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Dr Messenger: Never say never

"The true story behind these events is often completely different"

The real surprise of NHS 'never events' is that they don't happen more often, says Dr Messenger

I’d be as annoyed as the next man if a surgeon removed my wrong testicle, say, or the medics injected me with amoxicillin despite my medic-alert bracelet highlighting my penicillin anaphylaxis. Systems should be in place, patients should be protected, disasters should be averted.

But what is it about these ‘never events’ that the media loves to highlight? Who decides on this arbitrary hierarchy of medical blunder and what is it based on? The gravity of the outcome? The simplicity of the preventive system? Or are incidents just pulled out of a hat? And why label them with something as emotive and judgemental as the word ‘never’? This 'that should never happen' attitude reduces incredibly complex issues to the opinionated certainty of The Bloke Down the Pub.

This, in turn, simply makes it irresistible for headline writers and commentators who want to wade in with their own polarised language. That’s why we heard the level of ‘never events’ being described as a "disgrace” by the Patients’ Association the other day, which does little for the morale of NHS staff like you and me.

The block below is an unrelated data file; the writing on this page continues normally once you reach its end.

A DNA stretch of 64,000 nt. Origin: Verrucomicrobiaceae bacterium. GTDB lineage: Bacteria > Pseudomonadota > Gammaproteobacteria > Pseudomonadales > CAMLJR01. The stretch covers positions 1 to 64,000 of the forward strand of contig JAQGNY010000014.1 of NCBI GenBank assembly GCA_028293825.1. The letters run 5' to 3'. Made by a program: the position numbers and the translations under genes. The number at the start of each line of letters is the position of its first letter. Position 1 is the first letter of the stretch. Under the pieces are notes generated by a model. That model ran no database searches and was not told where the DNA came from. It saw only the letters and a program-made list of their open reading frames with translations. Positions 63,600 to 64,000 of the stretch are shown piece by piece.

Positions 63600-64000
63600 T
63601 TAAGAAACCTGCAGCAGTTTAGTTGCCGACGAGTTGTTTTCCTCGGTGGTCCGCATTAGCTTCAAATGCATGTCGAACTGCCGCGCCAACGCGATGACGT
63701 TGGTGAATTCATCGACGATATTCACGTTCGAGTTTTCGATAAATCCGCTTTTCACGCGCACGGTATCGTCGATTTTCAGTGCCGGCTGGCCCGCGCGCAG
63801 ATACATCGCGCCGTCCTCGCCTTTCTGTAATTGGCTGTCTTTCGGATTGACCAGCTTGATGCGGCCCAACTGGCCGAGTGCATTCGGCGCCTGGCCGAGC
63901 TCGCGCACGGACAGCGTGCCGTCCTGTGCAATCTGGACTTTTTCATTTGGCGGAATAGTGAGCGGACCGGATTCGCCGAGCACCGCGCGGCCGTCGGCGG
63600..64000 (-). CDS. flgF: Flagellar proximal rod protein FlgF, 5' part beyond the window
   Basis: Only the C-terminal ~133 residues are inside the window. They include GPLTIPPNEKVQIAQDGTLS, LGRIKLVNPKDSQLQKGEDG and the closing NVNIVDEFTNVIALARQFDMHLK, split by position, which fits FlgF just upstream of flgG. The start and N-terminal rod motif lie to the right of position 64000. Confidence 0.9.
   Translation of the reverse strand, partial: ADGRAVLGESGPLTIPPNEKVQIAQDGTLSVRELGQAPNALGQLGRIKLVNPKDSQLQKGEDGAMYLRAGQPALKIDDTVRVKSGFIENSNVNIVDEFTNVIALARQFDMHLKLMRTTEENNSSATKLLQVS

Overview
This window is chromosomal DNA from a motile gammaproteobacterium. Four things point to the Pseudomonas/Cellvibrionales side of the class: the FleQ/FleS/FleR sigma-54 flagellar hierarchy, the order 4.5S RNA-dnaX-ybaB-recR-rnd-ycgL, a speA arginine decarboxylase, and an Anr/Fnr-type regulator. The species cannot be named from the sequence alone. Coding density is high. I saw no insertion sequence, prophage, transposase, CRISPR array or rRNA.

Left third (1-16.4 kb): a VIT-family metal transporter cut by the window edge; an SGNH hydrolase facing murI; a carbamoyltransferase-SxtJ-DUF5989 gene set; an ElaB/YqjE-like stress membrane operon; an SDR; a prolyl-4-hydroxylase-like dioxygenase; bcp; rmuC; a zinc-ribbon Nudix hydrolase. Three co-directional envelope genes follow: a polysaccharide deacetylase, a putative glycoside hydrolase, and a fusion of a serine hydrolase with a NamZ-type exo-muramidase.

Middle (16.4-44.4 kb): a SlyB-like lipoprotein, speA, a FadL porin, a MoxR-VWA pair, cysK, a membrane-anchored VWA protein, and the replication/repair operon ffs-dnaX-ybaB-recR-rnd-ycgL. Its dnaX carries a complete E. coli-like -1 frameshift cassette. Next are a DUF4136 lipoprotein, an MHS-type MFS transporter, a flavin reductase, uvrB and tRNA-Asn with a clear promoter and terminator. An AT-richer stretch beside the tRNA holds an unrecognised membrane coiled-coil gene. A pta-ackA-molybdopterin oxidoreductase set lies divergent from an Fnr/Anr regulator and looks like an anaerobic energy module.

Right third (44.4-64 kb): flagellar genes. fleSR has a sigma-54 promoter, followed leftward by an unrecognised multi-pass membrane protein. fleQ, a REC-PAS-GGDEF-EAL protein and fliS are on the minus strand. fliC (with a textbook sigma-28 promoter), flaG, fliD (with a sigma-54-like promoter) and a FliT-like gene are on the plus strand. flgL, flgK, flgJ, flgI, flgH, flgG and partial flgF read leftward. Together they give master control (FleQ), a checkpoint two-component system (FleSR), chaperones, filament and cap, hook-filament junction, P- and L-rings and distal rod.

Besides, the true story behind these events is often completely different. Take a completely trivial episode from yesterday – one that happens, daily, in every GP practice up and down the land. My patient was discharged from hospital. Her perindopril hacd been increased from 4mg to 8mg, so could I update her repeats, asks the discharge letter? What could be simpler? But is she taking 4mg x 2 or 8mg x 1? And if the former, and I switch her repeat to 8mg, might she inadvertently end up taking 8mg x 2 = 16mg? And might that lead to a ‘never event’ of an overdose that lands me and my patient in the local, or even national, papers?

That’s before any intervention from the pharmacy side, which might resolve everything or confuse matters further. So I make a couple of phone-calls and sidestep a potential cock-up. This is just one tiny incident among thousands that GPs, hospital doctors and pharmacists are dealing with daily.

The true miracle here is not that serious errors happen, it’s that they don’t happen far more often. That low error rate is the result of us working hard, carefully and with some sense of purpose – though the more we’re berated in the media, the more the diligence and sense of vocation gets knocked out of us. So maybe the headlines should be screaming about how, given the complexity of the system and the stress it’s under, the NHS is unbelievably safe. Yes, I know, they’d never write a headline like that – although you can never say never, can you?

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